I picked a guy with almost too much energy: an MMA fighter who had kicked a drug habit by turning to extreme fitness. I had looked at trainers who specialized in helping women lose baby weight and who had much more calm, yoga-based language on their websites. It wasn’t what I needed at the time. I wanted someone aggressive, someone who would kick my ass into gear. That’s exactly what I got.
Mike and I met twice a week for three months. On the days we didn’t work out together, he had me running on a treadmill doing a combination of jogging and sprints.
He also gave me guidelines for my diet when I wasn’t working. Among them, a strict regimen of oatmeal every morning.
“Can’t I eat wheat toast?” I whined.
"No. Oatmeal," he said."
Six months later when I went back to my doctor, she was shocked. I had lost 20 pounds. But perhaps even more shocking was that my cholesterol had completely reversed itself. My bad cholesterol was way down, my good cholesterol up. The exercise certainly helped with that, but I also blame the oatmeal.
That wasn’t the end of the story. Even while working out my hardest, I would hit plateaus in my weight loss. Once I gave up drinking alcohol for as long as I could (for work-related reasons, that was two weeks), which kick-started my metabolism again. Then my hips began giving me problems, making running difficult. After floundering for a month or two and gaining a bit of weight in the process, I took up swimming. It’s not quite as good as running for losing weight, but it helps me maintain.
What makes maintaining health the hardest for many of us isn’t the day-to-day routine — if you’re motivated, it’s not that hard to get an exercise regimen that works — it’s the disruptions that life throws your way. Pregnancy, vacation, moving. Once you’ve veered off on that detour, it can be so hard to get back on track.
In the years since I first got my weight under control, by far the biggest bump in the road was moving from Atlanta to Los Angeles. In Atlanta I had a routine. The pool where I swam was on the way to my office. I went every day.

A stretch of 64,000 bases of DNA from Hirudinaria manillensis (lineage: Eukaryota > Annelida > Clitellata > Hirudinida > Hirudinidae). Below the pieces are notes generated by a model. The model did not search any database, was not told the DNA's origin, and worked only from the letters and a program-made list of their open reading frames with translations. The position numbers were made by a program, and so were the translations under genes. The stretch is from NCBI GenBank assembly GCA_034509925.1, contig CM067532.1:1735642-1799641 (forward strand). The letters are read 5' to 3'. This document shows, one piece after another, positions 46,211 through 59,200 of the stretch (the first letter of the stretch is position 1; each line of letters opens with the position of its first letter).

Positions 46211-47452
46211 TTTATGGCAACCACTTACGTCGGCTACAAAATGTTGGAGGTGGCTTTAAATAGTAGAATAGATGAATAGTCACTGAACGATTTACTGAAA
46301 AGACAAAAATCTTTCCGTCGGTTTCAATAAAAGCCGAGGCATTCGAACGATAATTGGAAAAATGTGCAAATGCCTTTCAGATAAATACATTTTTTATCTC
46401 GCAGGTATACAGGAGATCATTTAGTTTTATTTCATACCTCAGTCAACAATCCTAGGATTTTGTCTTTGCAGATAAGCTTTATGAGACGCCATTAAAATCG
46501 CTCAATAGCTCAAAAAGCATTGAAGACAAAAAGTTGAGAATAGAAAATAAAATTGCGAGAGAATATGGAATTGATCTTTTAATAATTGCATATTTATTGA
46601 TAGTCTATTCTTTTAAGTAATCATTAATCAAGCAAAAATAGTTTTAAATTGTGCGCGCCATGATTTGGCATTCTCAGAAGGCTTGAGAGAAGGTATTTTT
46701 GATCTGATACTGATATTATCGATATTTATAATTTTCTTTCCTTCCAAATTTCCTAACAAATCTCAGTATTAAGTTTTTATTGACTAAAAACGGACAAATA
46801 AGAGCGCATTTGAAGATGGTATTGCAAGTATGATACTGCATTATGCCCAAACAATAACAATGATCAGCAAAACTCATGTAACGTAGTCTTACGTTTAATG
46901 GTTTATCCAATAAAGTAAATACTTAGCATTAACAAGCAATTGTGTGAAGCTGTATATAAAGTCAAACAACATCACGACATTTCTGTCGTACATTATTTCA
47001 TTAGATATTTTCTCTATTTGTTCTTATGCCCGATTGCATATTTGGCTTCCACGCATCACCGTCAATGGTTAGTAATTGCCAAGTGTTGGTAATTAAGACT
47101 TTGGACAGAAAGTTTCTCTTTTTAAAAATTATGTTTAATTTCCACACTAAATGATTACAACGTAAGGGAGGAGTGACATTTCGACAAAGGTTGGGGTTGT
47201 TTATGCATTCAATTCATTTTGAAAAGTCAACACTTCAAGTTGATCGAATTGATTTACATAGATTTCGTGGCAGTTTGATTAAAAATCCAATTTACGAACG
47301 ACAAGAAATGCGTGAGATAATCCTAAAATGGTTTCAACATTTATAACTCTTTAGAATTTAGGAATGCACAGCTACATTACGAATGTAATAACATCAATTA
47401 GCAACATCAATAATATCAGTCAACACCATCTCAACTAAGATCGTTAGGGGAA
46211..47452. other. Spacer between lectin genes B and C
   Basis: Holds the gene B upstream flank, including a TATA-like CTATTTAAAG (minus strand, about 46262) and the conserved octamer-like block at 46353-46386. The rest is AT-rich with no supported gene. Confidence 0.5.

In Los Angeles I was even more car-bound than before, and the pool I found near my house was crowded and unpleasant. Here’s something I’ve learned about exercise: If you’re ambivalent about it in any way (beyond the initial push of getting used to it), you will not stick with it. I tried to get to the pool, but I made excuses because I wasn’t enjoying it. After three months in Los Angeles, I was almost back up to my pre-trainer weight. It was immensely dispiriting.
Eventually I found a pool I love, but swimming alone wasn’t going to get me back in the shape I’d been in. I found a circuit in my neighborhood where I could walk, with a healthy dose of stairs to run up in the middle of the walk. And I began taking classes at The Bar Method, an exercise studio that combines dance philosophies with core strengthening and targeted muscle training.
On days when I’m just too busy to get in a full hour of some sort of exercise, I do a quick 7-minute workout. I also used a calorie tracking app for a few months to track my eating and exercise, which was incredibly helpful for understanding how much I had to work out to burn all those calories I consume while eating out so often for my work as a food critic.
Keeping in shape isn’t easy — not for those of us who love to eat, and particularly not for those of us who eat for a living. But the good news is that if I can stay in shape (while eating seven restaurant meals a week!), then you can do it too!